9 PM Daily Brief – May 11th ,2020

About 9 PM Brief- With the 9 PM Current affairs brief we intend to provide our readers daily free digest of articles and editorials from multiple sources which are usually left out by aspirants. This will provide you with analysis, broad coverage and factual information in all in one pill for your IAS and IFS preparation. Take this pill daily to learn more.

To access the Archives CLICK HERE->


GS: 2

  1. Decentralized Governance and COVID 19
  2. Importance of NAM
  3. The trends shaping the post-COVID-19 world
  4. Labor law changes and implications
  5. The Migrant Crisis and the inter-State Migrant Workmen (Regulation of Employment and Conditions of Service) Act, 1979.

GS: 3

  1. Revival of banks in post-COVID India


1.Decentralized Governance and COVID 19

Source The Hindu , Indian Express

Syllabus – GS Paper 2 – Powers, Functions and Responsibilities of various Constitutional Bodies

Context – Kerala’s success in democratic decentralization and combating COVID

What is Democratic Decentralization?

It is continuous process of devolving powers and functions to third tier of government which promotes grassroot governance for the people, by the people and of the people.

Constitutional Provisions

73rd and 74th Constitutional Amendment Acts of 1993 provides framework for rural local bodies and urban local bodies’ establishment and functioning across different states.

Kerala’s Model: Features

  • Decentralized power: Acclaimed for its investment in human resources, it was among very few states which decentralized power to Panchayat’s and other local bodies.
  • Strengthening PHCs: Health institutions were placed under direct administration of local bodies. This led to strengthening of Primary Health Care centers(PHCs) which are first point of contact for citizens, especially in unseen situations.
  • Funding: Also, Flexible Development and Maintenance Funds are devolved to Panchayat’s, even when State suffers from chronic fiscal stress.
  • Civil Society participation: For ensuring accountability of local bodies, civil society in state is strengthened. For instance, Kudambshree (self-help group) collaborates with local bodies for welfare of people as well as hold them accountable for decisions and actions they take.
  • Past Experience: It was the empowered local bodies and strengthened healthcare institutions which lead the successful battle against Nipah virus in 2018.
  • Investing in Education: Apart from health, Kerala has improved its human resources with better educational services. This has ensured that state has abundance of skilled workforce including women who can serve the public through local bodies as well as health institutions.

How is this model successful in COVID times?

Since, government has imposed lockdown to prevent community transmission at faster rate; movement of State and District public functionaries has been restricted except of police, health care professionals and few other essential service providers.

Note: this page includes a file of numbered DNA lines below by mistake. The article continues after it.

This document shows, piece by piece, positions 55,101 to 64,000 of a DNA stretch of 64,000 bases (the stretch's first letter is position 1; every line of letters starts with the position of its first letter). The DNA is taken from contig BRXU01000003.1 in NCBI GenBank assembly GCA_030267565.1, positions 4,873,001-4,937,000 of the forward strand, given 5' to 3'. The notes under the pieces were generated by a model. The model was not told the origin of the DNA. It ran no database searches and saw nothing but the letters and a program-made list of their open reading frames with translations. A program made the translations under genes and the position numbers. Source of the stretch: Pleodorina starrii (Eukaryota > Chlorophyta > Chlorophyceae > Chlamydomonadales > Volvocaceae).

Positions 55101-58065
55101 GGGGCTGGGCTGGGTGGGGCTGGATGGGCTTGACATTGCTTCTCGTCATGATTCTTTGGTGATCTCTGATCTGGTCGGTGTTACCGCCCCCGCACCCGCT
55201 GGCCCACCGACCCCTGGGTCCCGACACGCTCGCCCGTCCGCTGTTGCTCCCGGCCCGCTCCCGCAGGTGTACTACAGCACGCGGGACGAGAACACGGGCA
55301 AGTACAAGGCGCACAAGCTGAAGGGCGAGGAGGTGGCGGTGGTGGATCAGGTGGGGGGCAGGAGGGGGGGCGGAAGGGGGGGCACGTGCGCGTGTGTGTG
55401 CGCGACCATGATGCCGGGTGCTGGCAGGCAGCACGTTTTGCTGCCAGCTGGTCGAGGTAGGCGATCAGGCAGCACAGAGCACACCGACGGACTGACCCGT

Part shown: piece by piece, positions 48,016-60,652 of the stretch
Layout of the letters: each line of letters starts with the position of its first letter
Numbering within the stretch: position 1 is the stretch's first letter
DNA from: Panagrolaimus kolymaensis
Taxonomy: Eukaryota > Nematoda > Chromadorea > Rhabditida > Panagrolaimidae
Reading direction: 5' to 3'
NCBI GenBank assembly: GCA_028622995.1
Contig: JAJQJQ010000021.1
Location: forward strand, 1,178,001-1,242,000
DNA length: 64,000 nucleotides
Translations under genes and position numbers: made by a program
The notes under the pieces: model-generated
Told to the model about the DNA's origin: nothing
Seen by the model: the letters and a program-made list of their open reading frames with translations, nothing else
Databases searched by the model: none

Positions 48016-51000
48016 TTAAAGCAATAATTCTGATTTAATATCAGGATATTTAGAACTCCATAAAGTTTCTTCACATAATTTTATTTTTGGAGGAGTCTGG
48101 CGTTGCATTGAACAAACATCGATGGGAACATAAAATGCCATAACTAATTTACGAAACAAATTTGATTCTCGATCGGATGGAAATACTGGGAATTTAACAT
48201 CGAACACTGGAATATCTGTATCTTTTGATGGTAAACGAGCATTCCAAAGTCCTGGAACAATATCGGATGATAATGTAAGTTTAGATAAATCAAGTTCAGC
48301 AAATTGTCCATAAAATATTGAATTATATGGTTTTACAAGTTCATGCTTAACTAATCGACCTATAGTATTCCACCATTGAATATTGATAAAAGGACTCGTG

Thus, local bodies are serving the needs of citizens which include providing essential and basic amenities, especially to the vulnerable sections.

Way Forward – Political commitment and competent bureaucracy which doesn’t have fear of loss of patronage is the need of the hour in States as only this can empower the constitutional third tier system. 

2.Importance of NAM

Source: The Indian Express

Syllabus: GS 2- Issues related International Groupings involving India and/or affecting India’s interests.

Context: The video address of PM Narendra Modi to a Non-Aligned Nations Summit on promoting global cooperation in combating the coronavirus has generated lot of attraction. Modi called for international institutions that are more representative of the world today and highlighted the need to “promote human welfare and not focus on economic growth alone.”

Importance of Non-Aligned Movement (NAM) for India

  • Stakes for India: India has stakes in the so-called “Global South”, a term that refers to the entire developing world and not just members of the NAM. India is one of the founding members of NAM and has invested a significant amount of economic and diplomatic capital in it. So, India needs to consolidate it.
  • Not just anti-Western ideological Drive: NAM is neither an anti-Western ideological drive nor a ritual to be performed every three years (attending NAM summits). Rather, NAM remains a critical diplomatic forum for the pursuit of India’s international interests.

Why the NAM’s address got so much attention?

  • Importance of NAM: It is billed as PM Modi’s first address ever to the NAM after skipping the last two NAM summits. For those who believed that the current government has no real attachment for the non-aligned legacy of Jawaharlal Nehru, Modi’s engagement with the NAM is a welcome return.
  • Era of New Cold War: A new Cold War is beginning to unfold between the US and China. India needs to preserve some political space between the two as the conflict is expected to cover all dimensions of international society.
  • For Independent India: To become an independent power in global affairs, forums like the NAM can mobilize support on issues of India’s interest. An independent Indian line backed by strong support from NAM can make a big difference to the outcomes of the impending issues at the World Health Assembly as well as the WHO’s performance during the COVID crisis.
  • Significance of Multilateralism: The summit underlined the significance of multilateralism by addressing the challenges faced by NAM countries in dealing with the COVID-19.

Way Forward